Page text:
The Supreme Court released its highly anticipated decision yesterday in Spokeo, Inc. v. Robins, which addresses whether plaintiffs have standing to pursue statutory damages even in the absence of actual harm under the Fair Credit Reporting Act (“FCRA”).  As we previously reported, the case was expected to have significant down-stream implications for standing in privacy class action litigation, because numerous privacy-related federal laws have been construed to allow statutory damages even in the absence of actual injury (e.g., the Telephone Consumer Protection Act).

In a 6-2 decision authored by Justice Alito, the Court reaffirmed that “concrete” (i.e., actual) harm remains a constitutional requirement for federal court standing.  The Court remanded the case to the Ninth Circuit to consider whether the plaintiff had suffered any concrete harm.  In doing so, the Court offered several guiding principles to assist lower courts in drawing the line between a “bare procedural violation,” which will not support federal jurisdiction, and a “real risk of harm,” which may be sufficient for federal standing.  For instance, the Court suggested that a failure to provide notice to a user of the user’s duties under the FCRA might not satisfy Article III standing requirements if the information provided by the consumer reporting agency was accurate.  And the Court suggested that providing certain types of false information, such as an inaccurate zip code, “without more,” would not be a “concrete” harm.  The Court noted that both tangible and intangible injuries recognized in jurisprudence or legislation may meet the constitutional test.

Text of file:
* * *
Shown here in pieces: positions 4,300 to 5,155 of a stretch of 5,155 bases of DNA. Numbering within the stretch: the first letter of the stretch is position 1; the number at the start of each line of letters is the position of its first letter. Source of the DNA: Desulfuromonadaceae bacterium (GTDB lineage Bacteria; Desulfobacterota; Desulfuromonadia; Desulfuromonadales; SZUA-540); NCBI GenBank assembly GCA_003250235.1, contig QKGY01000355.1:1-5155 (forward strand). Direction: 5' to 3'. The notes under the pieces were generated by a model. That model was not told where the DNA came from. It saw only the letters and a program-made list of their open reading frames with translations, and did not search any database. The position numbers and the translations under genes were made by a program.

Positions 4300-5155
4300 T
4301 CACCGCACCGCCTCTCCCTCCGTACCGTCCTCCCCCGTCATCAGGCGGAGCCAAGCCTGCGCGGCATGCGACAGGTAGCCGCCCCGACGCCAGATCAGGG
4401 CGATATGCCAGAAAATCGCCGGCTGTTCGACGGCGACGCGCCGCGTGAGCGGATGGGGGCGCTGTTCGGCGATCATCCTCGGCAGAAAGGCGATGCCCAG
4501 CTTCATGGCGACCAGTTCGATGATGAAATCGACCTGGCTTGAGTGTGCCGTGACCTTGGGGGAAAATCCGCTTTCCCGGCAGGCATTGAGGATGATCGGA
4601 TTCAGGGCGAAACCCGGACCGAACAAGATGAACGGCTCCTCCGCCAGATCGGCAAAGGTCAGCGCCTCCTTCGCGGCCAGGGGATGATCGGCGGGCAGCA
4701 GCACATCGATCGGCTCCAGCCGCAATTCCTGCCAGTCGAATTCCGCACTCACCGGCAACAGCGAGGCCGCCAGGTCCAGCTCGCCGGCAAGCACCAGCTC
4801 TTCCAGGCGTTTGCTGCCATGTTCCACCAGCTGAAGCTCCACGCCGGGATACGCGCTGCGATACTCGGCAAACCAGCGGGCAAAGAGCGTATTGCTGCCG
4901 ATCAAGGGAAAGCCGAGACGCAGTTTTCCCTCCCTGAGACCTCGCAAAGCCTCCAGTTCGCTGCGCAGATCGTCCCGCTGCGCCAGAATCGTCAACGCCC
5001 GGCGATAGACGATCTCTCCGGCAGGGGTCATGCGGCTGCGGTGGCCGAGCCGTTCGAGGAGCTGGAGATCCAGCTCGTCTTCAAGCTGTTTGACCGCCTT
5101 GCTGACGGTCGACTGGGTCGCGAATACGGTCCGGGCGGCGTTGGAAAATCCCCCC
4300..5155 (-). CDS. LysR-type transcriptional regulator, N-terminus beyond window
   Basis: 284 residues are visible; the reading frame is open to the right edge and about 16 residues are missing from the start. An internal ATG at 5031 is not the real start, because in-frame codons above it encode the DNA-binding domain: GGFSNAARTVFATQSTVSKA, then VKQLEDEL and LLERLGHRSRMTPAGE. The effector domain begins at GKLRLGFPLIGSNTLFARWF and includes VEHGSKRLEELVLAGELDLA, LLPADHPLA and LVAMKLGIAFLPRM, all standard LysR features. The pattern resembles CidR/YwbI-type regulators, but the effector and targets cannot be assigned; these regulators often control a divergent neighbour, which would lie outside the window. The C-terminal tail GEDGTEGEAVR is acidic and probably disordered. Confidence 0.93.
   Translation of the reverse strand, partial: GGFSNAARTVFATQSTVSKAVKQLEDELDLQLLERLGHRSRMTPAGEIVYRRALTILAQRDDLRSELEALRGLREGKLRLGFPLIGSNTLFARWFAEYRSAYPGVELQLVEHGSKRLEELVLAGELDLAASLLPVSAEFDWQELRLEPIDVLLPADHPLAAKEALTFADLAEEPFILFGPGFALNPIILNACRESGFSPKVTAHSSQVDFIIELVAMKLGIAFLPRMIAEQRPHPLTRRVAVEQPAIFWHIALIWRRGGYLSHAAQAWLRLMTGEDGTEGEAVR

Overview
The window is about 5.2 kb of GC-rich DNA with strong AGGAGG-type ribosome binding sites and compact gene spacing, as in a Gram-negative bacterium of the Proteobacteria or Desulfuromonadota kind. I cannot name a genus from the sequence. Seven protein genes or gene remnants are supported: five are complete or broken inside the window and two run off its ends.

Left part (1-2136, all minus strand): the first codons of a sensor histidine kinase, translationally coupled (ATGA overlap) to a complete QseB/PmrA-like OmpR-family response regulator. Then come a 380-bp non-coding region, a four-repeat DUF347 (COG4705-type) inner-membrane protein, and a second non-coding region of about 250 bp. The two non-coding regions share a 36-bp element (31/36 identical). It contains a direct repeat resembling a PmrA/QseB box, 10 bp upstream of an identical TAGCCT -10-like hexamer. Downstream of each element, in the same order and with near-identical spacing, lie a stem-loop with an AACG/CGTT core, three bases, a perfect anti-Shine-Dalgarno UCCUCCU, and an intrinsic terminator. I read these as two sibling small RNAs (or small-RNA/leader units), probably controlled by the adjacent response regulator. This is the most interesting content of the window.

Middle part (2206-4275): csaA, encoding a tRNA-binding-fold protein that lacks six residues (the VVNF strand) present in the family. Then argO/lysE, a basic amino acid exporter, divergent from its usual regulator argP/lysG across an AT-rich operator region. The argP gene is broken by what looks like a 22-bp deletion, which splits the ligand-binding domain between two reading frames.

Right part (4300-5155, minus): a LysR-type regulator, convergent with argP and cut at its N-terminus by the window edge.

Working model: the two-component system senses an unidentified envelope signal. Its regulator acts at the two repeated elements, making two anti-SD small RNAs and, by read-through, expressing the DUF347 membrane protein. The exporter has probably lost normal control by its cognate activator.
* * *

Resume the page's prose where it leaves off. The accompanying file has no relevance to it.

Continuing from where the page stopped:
The Court also reaffirmed several standing principles that can be particularly important in class action lawsuits.  First, the decision confirms that “Congress cannot erase Article III’s standing requirements by statutorily granting the right to sue a plaintiff who would not otherwise have standing.”  Second, the Court emphasizes that class representatives must personally show that they have been harmed, as opposed to relying solely on injuries suffered by putative class members.  Third, although the Court did not expressly state that Article III’s standing requirements apply to putative class members, any other conclusion would seem to conflict with the Court’s decision earlier this year in Tyson Foods.

For further analysis of the Supreme Court’s decision in Spokeo, please see our Covington alert on the subject.